So that's interesting, just with what's been going on most recently, and it's an interesting point that you've made there about trying to get them on the roads. If we look at what's been announced over the last couple of days, certainly last weekend, and we see that all local authorities but you know, thinking more specifically BCP, so Bournemouth, Christchurch & Poole council local to us, have been tasked with putting additional social social distancing measures in place, and physical infrastructure. So that's widening payments, creating additional cycle lanes. And this is supposed to help reduce pressure on public transport, which even you know, when it's running at full capacity is only allowed to carry up to 20% of its usual passenger numbers. And so, you know, as part of all of that stuff has been announced, what do you know about it? How long do you think temporary is and and what sort of infrastructure that is temporary can become permanent, so perhaps some of those spaces that you're talking about?

Phil :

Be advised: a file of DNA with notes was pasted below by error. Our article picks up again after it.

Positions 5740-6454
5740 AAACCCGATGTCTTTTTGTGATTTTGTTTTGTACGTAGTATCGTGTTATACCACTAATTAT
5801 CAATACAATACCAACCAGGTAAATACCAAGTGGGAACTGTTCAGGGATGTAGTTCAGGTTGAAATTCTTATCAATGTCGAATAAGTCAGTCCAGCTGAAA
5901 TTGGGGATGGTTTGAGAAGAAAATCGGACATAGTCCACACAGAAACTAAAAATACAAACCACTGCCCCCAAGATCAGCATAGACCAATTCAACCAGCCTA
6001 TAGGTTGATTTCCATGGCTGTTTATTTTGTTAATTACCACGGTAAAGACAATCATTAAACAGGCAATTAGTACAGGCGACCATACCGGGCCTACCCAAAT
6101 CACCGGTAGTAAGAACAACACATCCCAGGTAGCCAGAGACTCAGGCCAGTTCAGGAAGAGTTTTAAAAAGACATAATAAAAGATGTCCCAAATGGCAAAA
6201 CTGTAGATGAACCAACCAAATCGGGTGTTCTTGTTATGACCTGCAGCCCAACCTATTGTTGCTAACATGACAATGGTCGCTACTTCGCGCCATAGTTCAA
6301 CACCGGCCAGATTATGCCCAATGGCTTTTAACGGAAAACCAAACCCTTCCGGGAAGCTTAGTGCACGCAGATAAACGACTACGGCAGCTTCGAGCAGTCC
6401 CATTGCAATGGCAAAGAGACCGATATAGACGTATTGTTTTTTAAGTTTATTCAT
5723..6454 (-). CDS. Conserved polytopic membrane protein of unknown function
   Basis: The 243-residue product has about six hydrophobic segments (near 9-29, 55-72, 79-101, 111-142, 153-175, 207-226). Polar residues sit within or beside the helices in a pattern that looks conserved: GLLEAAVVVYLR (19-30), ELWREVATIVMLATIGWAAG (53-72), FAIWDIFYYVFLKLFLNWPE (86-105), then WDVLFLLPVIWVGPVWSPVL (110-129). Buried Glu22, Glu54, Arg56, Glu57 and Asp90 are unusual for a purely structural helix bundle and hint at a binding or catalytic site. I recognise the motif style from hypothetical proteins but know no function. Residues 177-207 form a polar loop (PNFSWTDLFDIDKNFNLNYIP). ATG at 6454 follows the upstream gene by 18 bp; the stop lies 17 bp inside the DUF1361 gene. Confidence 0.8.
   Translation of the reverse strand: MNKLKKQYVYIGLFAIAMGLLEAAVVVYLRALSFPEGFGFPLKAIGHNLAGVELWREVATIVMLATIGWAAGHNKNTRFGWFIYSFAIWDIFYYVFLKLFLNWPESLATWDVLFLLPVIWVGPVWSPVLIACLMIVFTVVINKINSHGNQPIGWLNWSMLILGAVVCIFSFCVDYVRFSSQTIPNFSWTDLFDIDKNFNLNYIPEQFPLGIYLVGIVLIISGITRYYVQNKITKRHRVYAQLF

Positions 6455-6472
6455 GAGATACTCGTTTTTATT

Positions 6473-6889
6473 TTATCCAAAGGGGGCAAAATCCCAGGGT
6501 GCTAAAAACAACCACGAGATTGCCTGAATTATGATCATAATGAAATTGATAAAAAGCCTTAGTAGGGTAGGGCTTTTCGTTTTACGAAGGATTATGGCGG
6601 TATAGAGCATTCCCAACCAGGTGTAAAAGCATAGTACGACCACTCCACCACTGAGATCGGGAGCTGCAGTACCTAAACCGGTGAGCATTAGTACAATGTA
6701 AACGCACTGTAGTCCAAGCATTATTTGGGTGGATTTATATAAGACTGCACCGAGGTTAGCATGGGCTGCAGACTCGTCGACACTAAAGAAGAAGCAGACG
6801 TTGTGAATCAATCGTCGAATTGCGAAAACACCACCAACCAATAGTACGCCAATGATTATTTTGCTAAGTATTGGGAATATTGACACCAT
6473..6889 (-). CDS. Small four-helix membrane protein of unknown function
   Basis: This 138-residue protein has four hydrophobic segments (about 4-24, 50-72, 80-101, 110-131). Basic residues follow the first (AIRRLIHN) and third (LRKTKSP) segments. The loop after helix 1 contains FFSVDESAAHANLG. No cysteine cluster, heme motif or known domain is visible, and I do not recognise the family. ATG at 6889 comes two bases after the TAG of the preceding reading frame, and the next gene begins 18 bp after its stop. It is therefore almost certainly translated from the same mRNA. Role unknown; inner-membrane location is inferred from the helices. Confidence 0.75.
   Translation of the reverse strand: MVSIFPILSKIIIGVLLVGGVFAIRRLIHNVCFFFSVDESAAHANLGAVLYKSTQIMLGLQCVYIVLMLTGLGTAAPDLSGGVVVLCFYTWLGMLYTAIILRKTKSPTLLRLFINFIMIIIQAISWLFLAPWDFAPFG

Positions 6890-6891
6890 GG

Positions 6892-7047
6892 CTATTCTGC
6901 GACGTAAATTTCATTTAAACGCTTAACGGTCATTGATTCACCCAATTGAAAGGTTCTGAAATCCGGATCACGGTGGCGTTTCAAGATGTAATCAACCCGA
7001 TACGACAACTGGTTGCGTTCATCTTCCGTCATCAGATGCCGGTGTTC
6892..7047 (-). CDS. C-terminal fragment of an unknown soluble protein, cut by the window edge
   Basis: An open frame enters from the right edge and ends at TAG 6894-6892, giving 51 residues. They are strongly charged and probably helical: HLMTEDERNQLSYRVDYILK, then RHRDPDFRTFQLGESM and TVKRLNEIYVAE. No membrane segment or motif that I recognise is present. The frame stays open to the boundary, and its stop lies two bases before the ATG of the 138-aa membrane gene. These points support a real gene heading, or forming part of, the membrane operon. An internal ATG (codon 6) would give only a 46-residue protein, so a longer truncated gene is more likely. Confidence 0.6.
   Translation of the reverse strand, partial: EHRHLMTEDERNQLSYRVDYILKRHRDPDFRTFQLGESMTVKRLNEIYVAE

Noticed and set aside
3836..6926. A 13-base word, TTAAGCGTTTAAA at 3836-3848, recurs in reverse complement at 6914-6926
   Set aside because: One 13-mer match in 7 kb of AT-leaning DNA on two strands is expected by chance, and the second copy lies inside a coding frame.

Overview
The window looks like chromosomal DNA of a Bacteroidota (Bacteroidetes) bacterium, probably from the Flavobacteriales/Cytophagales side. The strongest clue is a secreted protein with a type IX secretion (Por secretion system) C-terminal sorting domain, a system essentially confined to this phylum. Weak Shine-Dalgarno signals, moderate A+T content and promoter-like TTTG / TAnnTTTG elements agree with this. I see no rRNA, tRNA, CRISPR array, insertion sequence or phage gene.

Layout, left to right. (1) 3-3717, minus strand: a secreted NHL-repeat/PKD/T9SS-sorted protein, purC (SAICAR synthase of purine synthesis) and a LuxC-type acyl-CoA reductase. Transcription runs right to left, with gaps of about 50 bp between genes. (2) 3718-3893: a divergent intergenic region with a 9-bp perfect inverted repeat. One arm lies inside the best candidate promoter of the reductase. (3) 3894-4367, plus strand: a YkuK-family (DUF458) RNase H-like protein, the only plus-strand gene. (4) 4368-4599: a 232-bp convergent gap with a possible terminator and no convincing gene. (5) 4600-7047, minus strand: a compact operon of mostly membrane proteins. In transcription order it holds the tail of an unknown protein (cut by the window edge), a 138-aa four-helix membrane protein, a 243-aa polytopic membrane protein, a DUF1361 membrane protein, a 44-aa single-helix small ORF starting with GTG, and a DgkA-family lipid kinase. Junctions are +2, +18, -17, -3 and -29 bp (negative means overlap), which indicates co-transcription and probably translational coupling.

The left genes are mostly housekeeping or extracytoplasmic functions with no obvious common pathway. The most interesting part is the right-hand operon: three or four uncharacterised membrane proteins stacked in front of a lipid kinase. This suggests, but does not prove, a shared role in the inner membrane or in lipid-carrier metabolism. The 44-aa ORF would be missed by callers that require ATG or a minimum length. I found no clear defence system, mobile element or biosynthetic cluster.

Yeah, so in terms of like the very, you know, technical and sort of regulatory things around that, we'd have to speak to the transport planners in our team, you know, but the thing, the thing that's interesting about the recent announcements is, it's in a very good way like it's put the power in the hands of the local authority. So these journeys that we're enabling are local journeys, you know, yeah, zero to maybe 5,6,7,8 miles, something like that. So like, being as close to the ground as you can be, and figuring out how to enable those is the right way of doing it. So giving the power to local authorities to do it is the right way of doing it. And I think some of the guidance has come out from the DFT is basically, I mean, there's lots of measures but as far as I can make out, it basically says, you can do it now, or you can do it in 18 months, all the normal stuff around consultation still exists, and you still have to do it. But you can sort of do it alongside and obviously you definitely need to do it if you're going to make it permanent and obviously, that's like our, and hopefully, lots of people's big hope that these things become permanent. And that will require further funding. But I think the other thing that's really interesting again, about the bays and about what else might come, the last thing that we, as a bikeshare provider, you know, can allow to happen is that, you know, we create a space for walking and cycling, and then e-scooter trials might be allowed. And the last thing that can happen then is is what we've seen in some of the other American European cities is that that space is sort of used up by a load of scooters that are kind of parked there somewhat haphazardly, not in geofenced bays, not with a supporting ground operation. And suddenly your 10 metre bay is shrunk down to a one metre filter because there's a load of scooters parked haphazardly and then we've got the absolute opposite outcome that we need, which is, you know, a really powerful method of sustainable shared transport, turning public opinion away from from this industry because it's actually sort of eating into this positive space-making activity that's going on right now and going on at pace. So we're really keen to make sure we get that right with our bikes and are ebikes that are launching. And we think we've got we do pretty well with that with our geofencing bays. And we've got to make sure we continue to do that with the next set of things that might come along.